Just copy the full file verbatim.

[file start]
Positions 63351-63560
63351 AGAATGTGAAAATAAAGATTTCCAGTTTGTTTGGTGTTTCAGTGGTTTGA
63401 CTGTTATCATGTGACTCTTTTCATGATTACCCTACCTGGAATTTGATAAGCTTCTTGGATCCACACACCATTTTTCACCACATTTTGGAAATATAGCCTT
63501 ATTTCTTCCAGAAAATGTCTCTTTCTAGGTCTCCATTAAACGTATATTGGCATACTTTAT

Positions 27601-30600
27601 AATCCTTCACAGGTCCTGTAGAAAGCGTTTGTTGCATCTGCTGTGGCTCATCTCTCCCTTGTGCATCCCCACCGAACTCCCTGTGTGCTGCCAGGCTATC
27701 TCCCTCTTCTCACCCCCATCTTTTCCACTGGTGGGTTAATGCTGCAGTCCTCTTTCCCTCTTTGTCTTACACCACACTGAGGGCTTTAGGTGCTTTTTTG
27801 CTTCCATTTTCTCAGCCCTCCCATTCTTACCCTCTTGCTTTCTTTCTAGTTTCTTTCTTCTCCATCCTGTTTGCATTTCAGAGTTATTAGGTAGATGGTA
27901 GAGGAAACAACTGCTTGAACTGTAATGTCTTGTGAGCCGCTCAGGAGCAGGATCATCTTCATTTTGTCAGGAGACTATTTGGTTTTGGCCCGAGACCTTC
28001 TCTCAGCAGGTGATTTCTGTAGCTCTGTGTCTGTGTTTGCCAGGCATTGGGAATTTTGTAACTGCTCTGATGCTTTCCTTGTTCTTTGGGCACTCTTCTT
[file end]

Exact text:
Positions 63351-63560
63351 AGAATGTGAAAATAAAGATTTCCAGTTTGTTTGGTGTTTCAGTGGTTTGA
63401 CTGTTATCATGTGACTCTTTTCATGATTACCCTACCTGGAATTTGATAAGCTTCTTGGATCCACACACCATTTTTCACCACATTTTGGAAATATAGCCTT
63501 ATTTCTTCCAGAAAATGTCTCTTTCTAGGTCTCCATTAAACGTATATTGGCATACTTTAT

Positions 27601-30600
27601 AATCCTTCACAGGTCCTGTAGAAAGCGTTTGTTGCATCTGCTGTGGCTCATCTCTCCCTTGTGCATCCCCACCGAACTCCCTGTGTGCTGCCAGGCTATC
27701 TCCCTCTTCTCACCCCCATCTTTTCCACTGGTGGGTTAATGCTGCAGTCCTCTTTCCCTCTTTGTCTTACACCACACTGAGGGCTTTAGGTGCTTTTTTG
27801 CTTCCATTTTCTCAGCCCTCCCATTCTTACCCTCTTGCTTTCTTTCTAGTTTCTTTCTTCTCCATCCTGTTTGCATTTCAGAGTTATTAGGTAGATGGTA
27901 GAGGAAACAACTGCTTGAACTGTAATGTCTTGTGAGCCGCTCAGGAGCAGGATCATCTTCATTTTGTCAGGAGACTATTTGGTTTTGGCCCGAGACCTTC
28001 TCTCAGCAGGTGATTTCTGTAGCTCTGTGTCTGTGTTTGCCAGGCATTGGGAATTTTGTAACTGCTCTGATGCTTTCCTTGTTCTTTGGGCACTCTTCTT